Many may not have heard of the Transatlantic Trade and Investment Pact (TTIP), yet it has managed to unite both ends of the British political spectrum. Earning the label of a “shady” backroom deal from the UKIP MEP, Paul Nuttal, and the voice of the people that is the Morning Star. The deal has also stirred up the passions of almost 3 million internet activists throughout Europe. So, what is it that’s got so many Europeans angry?
TTIP is the largest bi-lateral trade agreement in history and, if passed, will cover over 40% of global GDP. Negotiated between the US and the EU, the deal is designed to remove tariffs and barriers which restrict trade therefore increase profitability and employment levels on both side of the Atlantic. At least that’s how it is sold by its supporters. Doesn’t sound too bad, right? When we look closer at the “barriers” which TTIP aims to remove however, the reasons for the anger become clear.
The agreement aims to achieve “regulatory coherence”, or “harmonisation” in lay-mans terms. Leading economists, such as Joseph Stiglitz, argue this will lead to a race to the bottom in terms of standards, maximising profit-margins for business whilst ultimately punishing the consumer. The regulatory barriers TTIP is attempting to undermine are some of the most valued and hard-fought social standards in Europe, including workers rights won through the labour movement, food regulation standards (including restrictions on GMO and chemical content), privacy laws, banking regulations, and regulations on the use of toxic chemicals.
According to the main proponents of the deal these claims amount to no more than left-wing scaremongering, with many arguing that TTIP could raise standards as manufacturers seek to harmonise their products in order to remain competitive in both markets. For example, as US regulatory standards for car safety are lower than their European equivalent, those espousing this theory believe that US manufacturers would be forced to meet EU standards to compete in the European market, and create a race to the top. As profit is the driving-force behind corporatism however, is it not more likely that European manufacturers would forgo the expenses of meeting high regulatory standards, opting to lower standards to US levels and initiating a race to the bottom?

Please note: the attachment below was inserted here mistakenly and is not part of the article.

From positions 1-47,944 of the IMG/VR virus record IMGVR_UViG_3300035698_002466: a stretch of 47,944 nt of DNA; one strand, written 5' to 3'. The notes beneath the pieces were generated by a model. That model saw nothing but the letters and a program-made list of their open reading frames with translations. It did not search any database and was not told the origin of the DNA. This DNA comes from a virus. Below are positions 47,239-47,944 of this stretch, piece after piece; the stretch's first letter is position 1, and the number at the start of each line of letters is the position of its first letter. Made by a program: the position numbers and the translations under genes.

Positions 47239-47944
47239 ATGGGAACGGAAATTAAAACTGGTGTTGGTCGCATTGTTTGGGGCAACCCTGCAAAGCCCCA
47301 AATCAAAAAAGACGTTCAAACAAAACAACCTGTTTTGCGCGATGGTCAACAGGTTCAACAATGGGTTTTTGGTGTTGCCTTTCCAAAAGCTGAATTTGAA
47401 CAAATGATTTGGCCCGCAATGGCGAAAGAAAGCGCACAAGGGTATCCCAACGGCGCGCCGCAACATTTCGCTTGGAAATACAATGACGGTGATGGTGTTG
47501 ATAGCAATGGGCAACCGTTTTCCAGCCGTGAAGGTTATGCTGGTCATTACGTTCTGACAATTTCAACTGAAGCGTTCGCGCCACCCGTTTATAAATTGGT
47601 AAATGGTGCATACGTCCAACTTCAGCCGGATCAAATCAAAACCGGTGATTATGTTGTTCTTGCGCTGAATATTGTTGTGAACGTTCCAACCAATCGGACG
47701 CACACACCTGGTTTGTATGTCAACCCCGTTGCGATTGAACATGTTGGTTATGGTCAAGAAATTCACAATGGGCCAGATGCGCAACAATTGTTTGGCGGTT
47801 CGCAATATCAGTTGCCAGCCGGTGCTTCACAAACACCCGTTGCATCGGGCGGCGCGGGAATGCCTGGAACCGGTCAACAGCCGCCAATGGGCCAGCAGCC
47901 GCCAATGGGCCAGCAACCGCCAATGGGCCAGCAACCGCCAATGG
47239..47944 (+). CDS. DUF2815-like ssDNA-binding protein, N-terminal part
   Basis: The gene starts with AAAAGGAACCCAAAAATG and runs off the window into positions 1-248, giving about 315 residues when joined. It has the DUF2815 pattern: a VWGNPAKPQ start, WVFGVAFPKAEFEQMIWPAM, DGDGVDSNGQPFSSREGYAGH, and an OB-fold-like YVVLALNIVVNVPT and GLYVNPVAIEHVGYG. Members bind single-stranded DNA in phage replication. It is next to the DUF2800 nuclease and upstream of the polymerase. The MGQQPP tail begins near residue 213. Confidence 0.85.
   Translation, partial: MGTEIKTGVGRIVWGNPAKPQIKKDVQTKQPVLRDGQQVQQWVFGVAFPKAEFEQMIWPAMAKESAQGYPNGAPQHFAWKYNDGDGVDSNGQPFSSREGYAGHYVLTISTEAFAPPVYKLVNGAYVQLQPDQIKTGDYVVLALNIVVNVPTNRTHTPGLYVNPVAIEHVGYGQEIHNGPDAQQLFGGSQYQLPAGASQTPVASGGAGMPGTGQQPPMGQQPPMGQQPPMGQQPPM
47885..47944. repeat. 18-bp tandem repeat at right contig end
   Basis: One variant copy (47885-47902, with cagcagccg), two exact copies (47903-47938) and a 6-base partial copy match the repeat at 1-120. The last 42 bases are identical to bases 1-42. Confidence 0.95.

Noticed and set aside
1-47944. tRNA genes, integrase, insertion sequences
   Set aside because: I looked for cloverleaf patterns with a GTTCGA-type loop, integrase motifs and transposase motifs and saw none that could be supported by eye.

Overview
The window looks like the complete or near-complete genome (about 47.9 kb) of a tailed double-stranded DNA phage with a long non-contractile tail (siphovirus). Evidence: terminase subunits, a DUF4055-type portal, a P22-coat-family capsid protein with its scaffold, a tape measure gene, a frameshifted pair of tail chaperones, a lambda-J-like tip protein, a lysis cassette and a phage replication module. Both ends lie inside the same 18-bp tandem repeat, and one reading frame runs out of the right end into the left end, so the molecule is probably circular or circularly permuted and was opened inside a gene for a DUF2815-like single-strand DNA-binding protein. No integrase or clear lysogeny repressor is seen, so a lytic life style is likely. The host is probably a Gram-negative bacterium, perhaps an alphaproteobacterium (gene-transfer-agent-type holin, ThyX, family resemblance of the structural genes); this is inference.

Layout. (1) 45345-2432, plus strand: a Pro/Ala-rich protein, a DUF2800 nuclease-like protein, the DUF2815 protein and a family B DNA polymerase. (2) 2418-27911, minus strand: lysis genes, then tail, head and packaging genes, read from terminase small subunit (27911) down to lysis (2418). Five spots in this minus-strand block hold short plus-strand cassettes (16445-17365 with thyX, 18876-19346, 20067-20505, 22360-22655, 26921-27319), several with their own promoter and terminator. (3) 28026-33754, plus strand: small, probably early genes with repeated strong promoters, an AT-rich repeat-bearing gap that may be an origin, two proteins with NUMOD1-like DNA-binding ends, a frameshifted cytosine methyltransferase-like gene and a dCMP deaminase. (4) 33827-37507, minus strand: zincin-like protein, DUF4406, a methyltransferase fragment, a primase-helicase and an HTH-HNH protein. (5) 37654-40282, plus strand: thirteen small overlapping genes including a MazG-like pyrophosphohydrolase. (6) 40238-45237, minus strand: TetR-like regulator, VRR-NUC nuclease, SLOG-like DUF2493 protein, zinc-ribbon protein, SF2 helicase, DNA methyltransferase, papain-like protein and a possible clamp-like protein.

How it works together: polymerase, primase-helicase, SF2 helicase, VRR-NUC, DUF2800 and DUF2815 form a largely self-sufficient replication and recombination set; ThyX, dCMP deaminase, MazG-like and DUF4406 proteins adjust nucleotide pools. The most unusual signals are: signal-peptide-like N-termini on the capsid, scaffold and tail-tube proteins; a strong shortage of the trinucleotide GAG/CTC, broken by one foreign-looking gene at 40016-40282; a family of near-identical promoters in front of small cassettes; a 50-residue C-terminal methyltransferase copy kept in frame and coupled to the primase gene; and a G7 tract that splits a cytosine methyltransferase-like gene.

The US has a history of enforcing their economic agenda on non-compliant markets. Luckily, however, as a long-term strategic ally the EU will likely escape the tactics used to enforce such conditions on Chile, for example. Though, as was the case in Chile, we are likely to suffer an assault on our democratic processes and, by extension, our sovereignty. TTIP’s major threat to national sovereignty and democratic process comes in the form of the “Investor state dispute settlement” clause. ISDS has encouraged widespread protest against the proposed deal as many believe it puts corporate profits above the rights of workers and consumers.
The ISDS clause ensures the rights of corporations to sue national governments in the event that governments pass law/policy which is detrimental to corporate profits. ISDS will give corporations the right to sue governments, at both national and local level, through arbitration tribunals, for the loss of current profit, or “expropriation” of future profit. In basic terms, social interests and the welfare of the public would become subject to corporate whims.
Such clauses have become increasingly popular in recent years. In 2012, 58 cases were filed against national governments around the world as corporate lawyers become more and more creative in how they claim profits are affected. Swedish energy giant Vattenfall, for example, are in the process of suing the German government for potential losses of $6 billion due to the democratic decision to phase out nuclear energy after the disaster in Fukoshima.